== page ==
The Kid Test
At an all-remote office, employees are far less likely to connect with a mentor, let alone any new friends. Every day is mostly painless, but less satisfying. I still work from home on days when I need to crank stuff out, but that isn’t the only kind of work each of us does, even the loneliest engineer or designer. We have obligations to one another, on our own teams and beyond.
To determine your distance from an office, we’ll use Google Maps, with the distance from your home address measured in miles driven over roads by car, though of course you’re also welcome to walk, or take a bus or bicycle. We’ll keep honoring medical accommodations that prevent employees from working in the office, but otherwise we don’t plan to make exceptions.
If Something Crazy Comes Up, You’ll Have the Latitude to Deal With It
For two weeks a year starting this July, headquarters employees can work from other locations the entire week, but one of those weeks has to be after September. Deliveries requiring a signature and other events requiring you to be at home should generally be scheduled for Monday, Thursday or Friday, but if something unexpected comes up Tuesday or Wednesday, just let your manager know, and stay home to deal with it. Commuter subsidies will be available to anyone coming to the office, and can be used to pay for bus passes or parking spots.
Many Roles Will Be Hired Around Hubs
Requisitions by default will be to hire headquarters people who can be in the office, but the hiring manager can get an exception with the approval of an operating-committee member, on a role-by-role basis and sometimes for a group of roles. We don’t have to set up a process for handling hundreds of roles now, since we aren’t hiring much.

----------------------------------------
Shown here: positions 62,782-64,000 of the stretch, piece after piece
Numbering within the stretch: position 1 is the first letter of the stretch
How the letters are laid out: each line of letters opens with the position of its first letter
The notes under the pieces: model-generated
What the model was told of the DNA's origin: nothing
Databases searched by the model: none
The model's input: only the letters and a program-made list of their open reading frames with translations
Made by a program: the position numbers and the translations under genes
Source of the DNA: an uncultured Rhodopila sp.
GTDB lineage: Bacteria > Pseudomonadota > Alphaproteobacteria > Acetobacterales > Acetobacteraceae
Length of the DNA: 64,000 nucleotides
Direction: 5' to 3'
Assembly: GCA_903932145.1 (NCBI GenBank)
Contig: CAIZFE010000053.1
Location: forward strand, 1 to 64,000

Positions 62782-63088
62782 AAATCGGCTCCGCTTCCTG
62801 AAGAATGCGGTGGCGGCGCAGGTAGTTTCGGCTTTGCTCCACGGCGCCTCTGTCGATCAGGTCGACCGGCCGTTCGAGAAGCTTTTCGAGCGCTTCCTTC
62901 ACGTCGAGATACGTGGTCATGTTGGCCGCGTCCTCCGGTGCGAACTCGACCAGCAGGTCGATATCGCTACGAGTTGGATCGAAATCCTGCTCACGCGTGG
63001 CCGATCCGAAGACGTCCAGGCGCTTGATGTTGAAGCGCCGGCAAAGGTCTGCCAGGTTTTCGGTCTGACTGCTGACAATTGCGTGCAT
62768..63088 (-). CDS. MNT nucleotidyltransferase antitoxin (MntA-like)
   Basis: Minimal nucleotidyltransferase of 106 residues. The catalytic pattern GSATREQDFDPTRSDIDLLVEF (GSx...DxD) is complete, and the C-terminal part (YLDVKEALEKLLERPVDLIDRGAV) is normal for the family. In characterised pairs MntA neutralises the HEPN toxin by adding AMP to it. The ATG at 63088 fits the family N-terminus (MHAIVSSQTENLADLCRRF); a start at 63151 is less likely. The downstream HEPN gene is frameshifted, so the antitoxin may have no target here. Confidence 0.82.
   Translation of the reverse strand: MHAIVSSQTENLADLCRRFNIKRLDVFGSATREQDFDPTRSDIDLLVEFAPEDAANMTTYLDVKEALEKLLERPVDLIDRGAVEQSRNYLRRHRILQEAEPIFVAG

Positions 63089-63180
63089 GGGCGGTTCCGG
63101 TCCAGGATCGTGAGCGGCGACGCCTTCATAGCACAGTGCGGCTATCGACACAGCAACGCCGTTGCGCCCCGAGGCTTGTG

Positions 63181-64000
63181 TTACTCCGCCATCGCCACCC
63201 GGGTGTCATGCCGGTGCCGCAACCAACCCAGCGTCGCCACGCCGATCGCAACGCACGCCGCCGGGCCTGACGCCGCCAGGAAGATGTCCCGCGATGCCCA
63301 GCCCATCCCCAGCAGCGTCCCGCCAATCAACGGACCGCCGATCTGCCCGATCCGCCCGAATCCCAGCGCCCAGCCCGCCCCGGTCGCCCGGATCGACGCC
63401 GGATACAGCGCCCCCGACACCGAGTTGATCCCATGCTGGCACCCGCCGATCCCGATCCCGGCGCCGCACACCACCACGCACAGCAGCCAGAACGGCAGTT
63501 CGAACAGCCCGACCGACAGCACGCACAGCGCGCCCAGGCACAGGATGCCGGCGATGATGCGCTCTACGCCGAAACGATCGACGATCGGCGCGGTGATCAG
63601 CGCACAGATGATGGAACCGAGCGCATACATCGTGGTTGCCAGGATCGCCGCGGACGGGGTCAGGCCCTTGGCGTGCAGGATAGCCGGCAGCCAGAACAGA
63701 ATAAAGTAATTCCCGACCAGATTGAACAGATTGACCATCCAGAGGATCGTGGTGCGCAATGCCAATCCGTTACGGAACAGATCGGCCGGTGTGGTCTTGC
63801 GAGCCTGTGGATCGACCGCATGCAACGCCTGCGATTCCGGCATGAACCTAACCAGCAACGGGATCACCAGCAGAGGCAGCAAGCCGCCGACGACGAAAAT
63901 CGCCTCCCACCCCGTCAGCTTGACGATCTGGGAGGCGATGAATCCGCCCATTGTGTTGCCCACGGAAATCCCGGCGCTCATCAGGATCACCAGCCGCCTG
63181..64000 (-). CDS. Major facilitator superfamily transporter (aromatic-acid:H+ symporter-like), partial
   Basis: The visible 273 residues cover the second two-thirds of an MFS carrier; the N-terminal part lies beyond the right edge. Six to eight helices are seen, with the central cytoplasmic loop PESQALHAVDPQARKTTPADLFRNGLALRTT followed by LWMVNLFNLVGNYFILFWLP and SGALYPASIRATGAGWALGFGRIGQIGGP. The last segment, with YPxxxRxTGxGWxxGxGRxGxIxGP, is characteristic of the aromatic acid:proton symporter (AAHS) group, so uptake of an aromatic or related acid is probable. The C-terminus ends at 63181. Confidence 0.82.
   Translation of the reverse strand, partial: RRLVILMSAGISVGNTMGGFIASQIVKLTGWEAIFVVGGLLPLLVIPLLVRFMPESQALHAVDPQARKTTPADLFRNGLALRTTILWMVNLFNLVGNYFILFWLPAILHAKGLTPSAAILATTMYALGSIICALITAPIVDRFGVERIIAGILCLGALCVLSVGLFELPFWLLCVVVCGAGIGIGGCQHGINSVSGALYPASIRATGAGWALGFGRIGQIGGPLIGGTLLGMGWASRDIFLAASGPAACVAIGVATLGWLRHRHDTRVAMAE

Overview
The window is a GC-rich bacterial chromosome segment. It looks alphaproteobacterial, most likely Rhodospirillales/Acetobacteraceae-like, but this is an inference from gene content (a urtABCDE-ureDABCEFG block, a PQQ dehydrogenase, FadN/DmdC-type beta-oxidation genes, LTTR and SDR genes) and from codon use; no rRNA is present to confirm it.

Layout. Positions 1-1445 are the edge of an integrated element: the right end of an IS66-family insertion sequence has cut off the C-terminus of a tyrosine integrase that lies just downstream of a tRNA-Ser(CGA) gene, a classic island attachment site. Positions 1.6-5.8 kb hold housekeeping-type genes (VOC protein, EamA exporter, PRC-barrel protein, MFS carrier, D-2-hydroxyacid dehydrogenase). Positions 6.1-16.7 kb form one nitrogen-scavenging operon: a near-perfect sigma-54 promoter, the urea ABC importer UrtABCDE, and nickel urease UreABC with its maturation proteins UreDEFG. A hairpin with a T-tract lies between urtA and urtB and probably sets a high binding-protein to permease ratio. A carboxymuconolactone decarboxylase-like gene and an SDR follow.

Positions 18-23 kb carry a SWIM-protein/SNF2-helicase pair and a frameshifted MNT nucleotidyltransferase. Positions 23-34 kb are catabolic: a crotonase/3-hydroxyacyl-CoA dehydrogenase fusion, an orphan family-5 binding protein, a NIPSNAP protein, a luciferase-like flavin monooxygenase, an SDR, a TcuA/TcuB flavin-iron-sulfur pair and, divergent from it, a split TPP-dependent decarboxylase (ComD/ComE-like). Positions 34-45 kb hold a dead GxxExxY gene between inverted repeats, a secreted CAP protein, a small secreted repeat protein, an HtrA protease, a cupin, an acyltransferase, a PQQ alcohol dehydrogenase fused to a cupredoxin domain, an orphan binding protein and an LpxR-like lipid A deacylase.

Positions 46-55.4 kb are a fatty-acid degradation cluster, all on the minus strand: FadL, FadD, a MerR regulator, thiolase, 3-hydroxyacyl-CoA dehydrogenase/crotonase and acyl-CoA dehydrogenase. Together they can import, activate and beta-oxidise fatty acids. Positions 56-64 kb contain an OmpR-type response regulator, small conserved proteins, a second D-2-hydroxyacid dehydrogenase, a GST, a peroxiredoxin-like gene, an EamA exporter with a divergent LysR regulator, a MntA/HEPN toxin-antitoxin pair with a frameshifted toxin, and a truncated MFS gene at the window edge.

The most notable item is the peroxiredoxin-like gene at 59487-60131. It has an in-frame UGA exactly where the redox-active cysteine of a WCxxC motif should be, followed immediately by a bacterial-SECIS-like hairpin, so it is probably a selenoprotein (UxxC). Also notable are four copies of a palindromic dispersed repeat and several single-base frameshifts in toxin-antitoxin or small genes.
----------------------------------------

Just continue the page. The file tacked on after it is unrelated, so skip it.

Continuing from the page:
Local Employees Outside the 20-Mile Zone Will Lose Desks Unless You Say Otherwise
We’ll need to consolidate desks so we aren’t so spread out. If you live outside the 20-mile commute zone but plan to come in every week on Tuesdays and Wednesdays, please let us know next week, following instructions you’ll get on Monday, May 1, in an email from our facilities team. If you don’t plan to come in every Tuesday and Wednesday, you’ll lose your permanent office, and instead get a hotel-style desk for drop-ins.
A Carefully Considered Decision
We’ll make refinements to our hybrid-work policy, gathering feedback via surveys on what’s working and what isn’t, for the people coming into headquarters and for those dialing into meetings too. But we aren’t asking for any further feedback on the decision itself. Some people will quit over this decision, others may dislike it, but no one can say we haven’t made it deliberately. I’ve read thousands of surveys, communicated with hundreds of employees, answered all sorts of questions at meetings and on Slack, and met with nearly a dozen execs or CEOs who fell on different sides of this decision.
We Want Every Employee to Stay
One employee asked me if I *wanted* some of you to quit. No! After all the layoffs we’ve been through, the people still here are the best of the best. We want you to stay and to put a bit of yourself into the culture we’re building anew; we want you to thrive. But stay to make this work, not to make it fail. Regardless of how you feel about this decision, we need you to commit to it. There are many forks in the path to that mountaintop, but the only way to get there is together. We’ll address questions about this policy at tomorrow’s all-hands meetings, but in the meantime, you can read the answers to likely questions about hybrid work on our intranet, or you can always reach me by phone, text, email or Slack.